Casual commentary about political, cultural and economic issues with a particular interest on the city of Winnipeg by John Dobbin
Friday, February 25, 2011
The End of the Music Store
Winnipeg never really had the competitive next door music stores like Toronto did.
The retreat of the music store happened even before the advent of downloading. I worked at A&A Records at Madison Square during school in 1988. By 1993, the national chain collapsed. At the time, the company's demise could hardly be blamed on the Internet, Walmart (which entered Canada in 1994) or any of the factors facing today's music stores.
It is with sadness that CD Plus has announced that they are closing their last Manitoba stores. The company has existed in one form or another since 1962 in Winnipeg and was headquartered here.
Aside from the mall-based HMV stores and some specialized regional music stores, the days of the music chain are gone. The acceleration to online downloading has spelled the demise of the brick and mortar stores.
I can remember for a time from the very late 1980s into the 1990s when HMV and Musiplex on Portage along with A&B Music created for a time the sense of excitement that Toronto had with Sam's and A&A Records.
The music industry has been under siege for a long while now. In some cases, it is hard to have sympathy since people felt thoroughly gouged when CDs came out and they industry charged over $20 for those looking to update their library. It is easy to see why many figured the industry could go to hell when the Internet made it possible to download for free.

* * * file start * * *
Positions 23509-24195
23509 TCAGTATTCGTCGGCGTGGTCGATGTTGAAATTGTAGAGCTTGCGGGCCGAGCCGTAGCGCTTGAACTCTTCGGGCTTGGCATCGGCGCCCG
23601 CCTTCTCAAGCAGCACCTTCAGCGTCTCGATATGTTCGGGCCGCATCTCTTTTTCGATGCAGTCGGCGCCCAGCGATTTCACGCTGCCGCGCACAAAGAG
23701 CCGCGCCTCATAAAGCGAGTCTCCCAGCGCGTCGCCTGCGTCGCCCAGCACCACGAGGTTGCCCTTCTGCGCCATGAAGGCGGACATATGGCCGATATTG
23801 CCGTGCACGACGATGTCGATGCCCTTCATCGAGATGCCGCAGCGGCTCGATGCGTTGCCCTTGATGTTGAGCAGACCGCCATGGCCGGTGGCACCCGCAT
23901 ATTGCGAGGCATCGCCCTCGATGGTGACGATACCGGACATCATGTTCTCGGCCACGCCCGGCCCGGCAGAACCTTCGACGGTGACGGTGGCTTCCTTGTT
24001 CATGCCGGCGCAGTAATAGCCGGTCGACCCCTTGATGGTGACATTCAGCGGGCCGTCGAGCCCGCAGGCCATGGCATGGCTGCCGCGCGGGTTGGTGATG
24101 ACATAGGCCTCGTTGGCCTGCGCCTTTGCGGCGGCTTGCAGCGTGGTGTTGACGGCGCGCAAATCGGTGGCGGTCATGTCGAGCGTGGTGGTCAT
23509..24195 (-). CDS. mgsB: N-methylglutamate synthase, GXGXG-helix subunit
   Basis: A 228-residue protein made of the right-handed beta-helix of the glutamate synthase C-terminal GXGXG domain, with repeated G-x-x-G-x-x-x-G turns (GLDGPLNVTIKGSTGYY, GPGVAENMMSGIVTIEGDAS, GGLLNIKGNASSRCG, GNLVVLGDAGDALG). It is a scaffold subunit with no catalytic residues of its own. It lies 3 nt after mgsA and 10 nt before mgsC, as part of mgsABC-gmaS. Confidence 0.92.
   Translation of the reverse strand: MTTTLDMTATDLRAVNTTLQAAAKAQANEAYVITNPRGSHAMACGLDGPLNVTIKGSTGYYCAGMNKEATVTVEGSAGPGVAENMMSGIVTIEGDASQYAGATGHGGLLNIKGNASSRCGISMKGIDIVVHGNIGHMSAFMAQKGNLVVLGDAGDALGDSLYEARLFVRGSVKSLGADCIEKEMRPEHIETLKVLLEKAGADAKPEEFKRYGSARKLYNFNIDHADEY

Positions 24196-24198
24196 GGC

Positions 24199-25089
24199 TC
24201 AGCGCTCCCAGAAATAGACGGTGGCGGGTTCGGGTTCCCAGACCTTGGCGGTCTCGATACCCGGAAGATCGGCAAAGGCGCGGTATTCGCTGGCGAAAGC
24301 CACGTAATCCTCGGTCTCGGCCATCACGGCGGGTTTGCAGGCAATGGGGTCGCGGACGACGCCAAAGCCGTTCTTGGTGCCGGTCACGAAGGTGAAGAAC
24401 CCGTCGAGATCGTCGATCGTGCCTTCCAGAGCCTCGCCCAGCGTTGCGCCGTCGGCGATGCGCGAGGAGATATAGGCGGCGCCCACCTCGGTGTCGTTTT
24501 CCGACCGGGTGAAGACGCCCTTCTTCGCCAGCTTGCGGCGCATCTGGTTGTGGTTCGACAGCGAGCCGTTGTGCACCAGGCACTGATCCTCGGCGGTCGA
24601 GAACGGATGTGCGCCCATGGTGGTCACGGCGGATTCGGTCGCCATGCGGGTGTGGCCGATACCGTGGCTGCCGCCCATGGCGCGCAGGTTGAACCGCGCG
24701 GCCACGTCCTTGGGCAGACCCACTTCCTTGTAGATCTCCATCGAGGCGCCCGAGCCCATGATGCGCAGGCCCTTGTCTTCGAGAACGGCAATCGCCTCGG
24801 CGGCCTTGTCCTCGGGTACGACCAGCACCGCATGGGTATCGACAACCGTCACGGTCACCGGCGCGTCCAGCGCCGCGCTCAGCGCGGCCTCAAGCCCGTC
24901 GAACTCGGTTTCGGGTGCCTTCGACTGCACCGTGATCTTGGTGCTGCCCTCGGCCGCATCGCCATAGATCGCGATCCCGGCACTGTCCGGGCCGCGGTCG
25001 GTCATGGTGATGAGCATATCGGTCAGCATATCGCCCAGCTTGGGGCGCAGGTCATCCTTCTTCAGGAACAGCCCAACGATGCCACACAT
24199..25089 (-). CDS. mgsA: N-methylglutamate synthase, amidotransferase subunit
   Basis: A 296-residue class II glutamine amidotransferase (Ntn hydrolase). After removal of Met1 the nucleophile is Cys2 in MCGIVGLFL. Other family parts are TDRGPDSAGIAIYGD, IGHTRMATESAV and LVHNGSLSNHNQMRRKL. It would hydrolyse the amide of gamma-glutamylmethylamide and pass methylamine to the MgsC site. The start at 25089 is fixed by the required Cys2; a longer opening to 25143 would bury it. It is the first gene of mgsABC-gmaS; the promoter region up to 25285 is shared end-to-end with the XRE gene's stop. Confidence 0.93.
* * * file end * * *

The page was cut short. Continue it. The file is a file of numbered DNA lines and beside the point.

However, everywhere the industry and way of doing things gets more complicated. The Internet Service Providers are looking to charge heavily for those who download. Apple Computer with their Apps store is making subscription services for music even more expensive.
One wonders if the Internet will make it worthwhile to go a store again. However, if all access points to the Internet are going to be cash cows for cable and telephone companies, the stores might not be able to use the technology to allow for people to download in stores without paying just as much. At some point, as some experts have indicated, there may be a case for taking certain gatekeepers to various world-wide monopolies commissions.
For decades, the music store has been a gathering place for people, especially the young. The mall might be a lot of things but if bookstores and music places continue to disappear even there, many will stop going. We have already seen for the downtown that a lot of the compelling reasons for going such as music stores and bookstores have slowly disappeared (although some used book stores have helped ensure that culture hasn't completely disappeared).
So, here is a tip of the hat to Sam's, the Record Baron, A&A Records, CD Plus, Mother's and all the others that have fallen.